(More constant pushing of data from th pc through it's en3 slot, so the data stream doesn't falter. And the card now is used fully.)
    (A usb-2 stick also works faster in a usb-3 port then in a usb-2 port. Same thing.)

    Starting off by saying: "It may well be incompatible" is not the best approach I think.
    Better start with something like: "If your pc is not too old, less then 10 years, you can probably use your old Graphics card. Older PCI-Express cards will work in the newer PCI-Express slots. Only if you have a really old AGP graphics card will it not fit, but you wouldn't want to use a card that old anyway."



    See what I mean?
    I think what you meant is to say the things I wrote above first. And then after nuanced things with for example "If strached for cash a dual core would be a possible alternative, the fsx program can run on a dual core as well (still, don't write 'very' well, like you did here.), and other nuances.

    You however forgot to first answer the question, which was: "will better specs help?"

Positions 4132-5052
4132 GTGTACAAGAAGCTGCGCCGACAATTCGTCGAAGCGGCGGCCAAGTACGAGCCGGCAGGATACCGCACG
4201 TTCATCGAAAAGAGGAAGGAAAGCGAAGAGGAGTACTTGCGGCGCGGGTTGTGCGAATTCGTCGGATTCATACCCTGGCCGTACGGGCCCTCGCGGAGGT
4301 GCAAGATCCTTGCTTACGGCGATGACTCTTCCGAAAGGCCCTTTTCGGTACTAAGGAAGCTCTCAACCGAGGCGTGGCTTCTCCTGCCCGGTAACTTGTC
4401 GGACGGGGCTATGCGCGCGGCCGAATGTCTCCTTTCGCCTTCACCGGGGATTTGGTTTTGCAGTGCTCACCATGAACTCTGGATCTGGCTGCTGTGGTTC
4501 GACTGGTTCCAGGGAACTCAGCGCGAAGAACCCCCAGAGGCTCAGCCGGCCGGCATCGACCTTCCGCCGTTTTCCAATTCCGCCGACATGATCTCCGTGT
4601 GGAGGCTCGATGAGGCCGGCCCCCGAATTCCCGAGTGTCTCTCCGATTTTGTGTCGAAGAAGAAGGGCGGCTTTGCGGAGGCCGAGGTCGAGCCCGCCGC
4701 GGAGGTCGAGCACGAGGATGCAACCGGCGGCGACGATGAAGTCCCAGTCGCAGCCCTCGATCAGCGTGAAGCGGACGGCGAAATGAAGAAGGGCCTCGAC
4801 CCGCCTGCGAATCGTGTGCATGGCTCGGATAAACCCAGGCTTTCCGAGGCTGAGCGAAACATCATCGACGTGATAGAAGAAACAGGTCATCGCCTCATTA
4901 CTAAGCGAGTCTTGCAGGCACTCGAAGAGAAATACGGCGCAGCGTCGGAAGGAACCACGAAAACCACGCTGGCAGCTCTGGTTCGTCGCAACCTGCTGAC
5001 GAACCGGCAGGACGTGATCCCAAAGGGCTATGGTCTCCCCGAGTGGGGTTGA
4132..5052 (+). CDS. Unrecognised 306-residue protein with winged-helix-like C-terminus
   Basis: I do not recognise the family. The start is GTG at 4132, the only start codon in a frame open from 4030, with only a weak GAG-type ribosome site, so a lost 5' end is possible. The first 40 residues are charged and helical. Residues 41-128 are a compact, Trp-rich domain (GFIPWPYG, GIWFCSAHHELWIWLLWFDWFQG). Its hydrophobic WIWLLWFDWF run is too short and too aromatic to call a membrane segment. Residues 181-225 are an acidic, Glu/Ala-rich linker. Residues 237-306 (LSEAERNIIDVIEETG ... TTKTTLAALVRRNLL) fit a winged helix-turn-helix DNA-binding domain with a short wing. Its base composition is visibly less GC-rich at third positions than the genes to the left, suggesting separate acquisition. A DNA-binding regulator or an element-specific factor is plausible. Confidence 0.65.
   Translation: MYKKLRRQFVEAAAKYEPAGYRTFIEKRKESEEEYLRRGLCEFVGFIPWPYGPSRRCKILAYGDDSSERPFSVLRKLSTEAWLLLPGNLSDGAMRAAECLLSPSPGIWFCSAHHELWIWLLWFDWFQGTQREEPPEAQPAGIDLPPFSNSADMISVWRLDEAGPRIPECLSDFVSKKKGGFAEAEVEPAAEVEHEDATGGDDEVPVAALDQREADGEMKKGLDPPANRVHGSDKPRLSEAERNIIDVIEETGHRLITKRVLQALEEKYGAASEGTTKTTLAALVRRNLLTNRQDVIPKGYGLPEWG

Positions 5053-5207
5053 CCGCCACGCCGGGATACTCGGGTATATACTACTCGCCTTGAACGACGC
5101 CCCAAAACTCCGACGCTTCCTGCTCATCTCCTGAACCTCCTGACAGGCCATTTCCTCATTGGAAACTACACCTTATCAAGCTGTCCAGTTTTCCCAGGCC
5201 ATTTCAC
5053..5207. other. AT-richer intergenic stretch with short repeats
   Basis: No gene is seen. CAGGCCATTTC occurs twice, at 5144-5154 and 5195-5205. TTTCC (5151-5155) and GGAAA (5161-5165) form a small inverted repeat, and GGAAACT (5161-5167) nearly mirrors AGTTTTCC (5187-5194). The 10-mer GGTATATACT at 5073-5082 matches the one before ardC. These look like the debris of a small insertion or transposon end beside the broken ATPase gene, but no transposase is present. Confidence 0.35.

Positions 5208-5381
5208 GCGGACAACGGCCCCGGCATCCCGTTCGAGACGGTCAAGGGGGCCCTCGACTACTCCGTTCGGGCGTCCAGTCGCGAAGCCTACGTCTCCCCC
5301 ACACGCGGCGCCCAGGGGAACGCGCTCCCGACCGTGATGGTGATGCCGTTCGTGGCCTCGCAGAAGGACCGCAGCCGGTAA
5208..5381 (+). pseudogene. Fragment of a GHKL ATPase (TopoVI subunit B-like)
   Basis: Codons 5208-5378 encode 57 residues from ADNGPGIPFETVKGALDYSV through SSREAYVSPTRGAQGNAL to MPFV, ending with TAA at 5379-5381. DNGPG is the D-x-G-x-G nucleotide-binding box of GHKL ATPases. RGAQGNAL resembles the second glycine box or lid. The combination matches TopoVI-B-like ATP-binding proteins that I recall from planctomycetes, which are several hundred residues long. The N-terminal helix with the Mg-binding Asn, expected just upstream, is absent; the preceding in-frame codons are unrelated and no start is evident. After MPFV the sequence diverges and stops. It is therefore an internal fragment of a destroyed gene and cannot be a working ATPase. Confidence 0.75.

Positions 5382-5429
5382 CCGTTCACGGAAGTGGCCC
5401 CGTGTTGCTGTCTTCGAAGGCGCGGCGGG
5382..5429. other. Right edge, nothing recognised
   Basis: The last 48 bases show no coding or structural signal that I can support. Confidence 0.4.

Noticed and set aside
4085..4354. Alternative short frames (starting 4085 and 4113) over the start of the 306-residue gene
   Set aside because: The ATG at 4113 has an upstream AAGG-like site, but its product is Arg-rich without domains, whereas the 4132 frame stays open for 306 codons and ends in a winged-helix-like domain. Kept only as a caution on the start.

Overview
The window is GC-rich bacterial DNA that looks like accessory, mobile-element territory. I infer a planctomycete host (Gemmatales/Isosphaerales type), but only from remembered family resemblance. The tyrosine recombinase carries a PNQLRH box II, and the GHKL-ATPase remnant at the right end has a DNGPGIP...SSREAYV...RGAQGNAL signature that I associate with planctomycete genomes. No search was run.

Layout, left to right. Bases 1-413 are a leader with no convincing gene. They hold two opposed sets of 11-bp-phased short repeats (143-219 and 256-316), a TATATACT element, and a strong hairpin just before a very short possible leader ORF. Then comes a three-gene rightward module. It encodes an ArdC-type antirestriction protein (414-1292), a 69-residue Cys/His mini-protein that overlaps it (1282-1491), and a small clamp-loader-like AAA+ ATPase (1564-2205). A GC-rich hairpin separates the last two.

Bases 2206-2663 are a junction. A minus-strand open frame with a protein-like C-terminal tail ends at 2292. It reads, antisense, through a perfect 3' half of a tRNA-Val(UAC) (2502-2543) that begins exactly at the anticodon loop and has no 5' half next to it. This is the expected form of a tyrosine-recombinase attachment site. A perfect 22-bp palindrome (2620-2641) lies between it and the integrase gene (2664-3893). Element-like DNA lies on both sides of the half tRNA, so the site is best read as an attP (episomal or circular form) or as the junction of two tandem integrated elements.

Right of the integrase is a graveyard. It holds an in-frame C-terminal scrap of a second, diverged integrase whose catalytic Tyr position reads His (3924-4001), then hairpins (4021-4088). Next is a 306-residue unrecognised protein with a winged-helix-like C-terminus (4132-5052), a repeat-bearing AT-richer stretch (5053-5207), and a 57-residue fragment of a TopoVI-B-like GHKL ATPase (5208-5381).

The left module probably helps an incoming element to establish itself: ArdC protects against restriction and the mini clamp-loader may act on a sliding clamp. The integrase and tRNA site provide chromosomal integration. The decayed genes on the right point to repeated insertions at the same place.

And only posted the "nuances". (which then just become incorrect claims/statements.)

    I re-rread your post just now. (Pretending I'm a noob shopping for hardware.) No matter how I look at it, it screams:
    "don't buy an expensive pc. You don't need one.". Maybe it's not what you meant, but that's what it pretty much says.
    It's almost as if you are recomending a pc with FS2004 in mind.

    Cheers,
    Dictated but not read,
    il.

  6. #16

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    Quote Originally Posted by il88pp View Post
    Putting an brand new card (can accept data transfer at Gen3 speeds)
    In an old slot (Gen1 speed data transfer to card)